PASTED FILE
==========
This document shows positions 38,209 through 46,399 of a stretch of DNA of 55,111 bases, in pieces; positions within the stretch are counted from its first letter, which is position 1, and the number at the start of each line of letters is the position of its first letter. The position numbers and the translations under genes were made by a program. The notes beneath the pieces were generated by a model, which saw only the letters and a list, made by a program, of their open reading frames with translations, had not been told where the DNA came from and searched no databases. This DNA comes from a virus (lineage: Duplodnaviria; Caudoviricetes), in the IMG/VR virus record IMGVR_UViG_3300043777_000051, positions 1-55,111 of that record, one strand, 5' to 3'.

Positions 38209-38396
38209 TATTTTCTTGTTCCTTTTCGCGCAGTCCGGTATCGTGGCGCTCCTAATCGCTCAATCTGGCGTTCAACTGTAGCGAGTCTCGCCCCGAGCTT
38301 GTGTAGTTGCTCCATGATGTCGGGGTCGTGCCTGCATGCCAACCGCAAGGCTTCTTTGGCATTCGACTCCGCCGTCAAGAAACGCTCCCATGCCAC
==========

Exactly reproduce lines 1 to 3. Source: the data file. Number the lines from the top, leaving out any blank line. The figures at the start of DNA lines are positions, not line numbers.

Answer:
This document shows positions 38,209 through 46,399 of a stretch of DNA of 55,111 bases, in pieces; positions within the stretch are counted from its first letter, which is position 1, and the number at the start of each line of letters is the position of its first letter. The position numbers and the translations under genes were made by a program. The notes beneath the pieces were generated by a model, which saw only the letters and a list, made by a program, of their open reading frames with translations, had not been told where the DNA came from and searched no databases. This DNA comes from a virus (lineage: Duplodnaviria; Caudoviricetes), in the IMG/VR virus record IMGVR_UViG_3300043777_000051, positions 1-55,111 of that record, one strand, 5' to 3'.

Positions 38209-38396
38209 TATTTTCTTGTTCCTTTTCGCGCAGTCCGGTATCGTGGCGCTCCTAATCGCTCAATCTGGCGTTCAACTGTAGCGAGTCTCGCCCCGAGCTT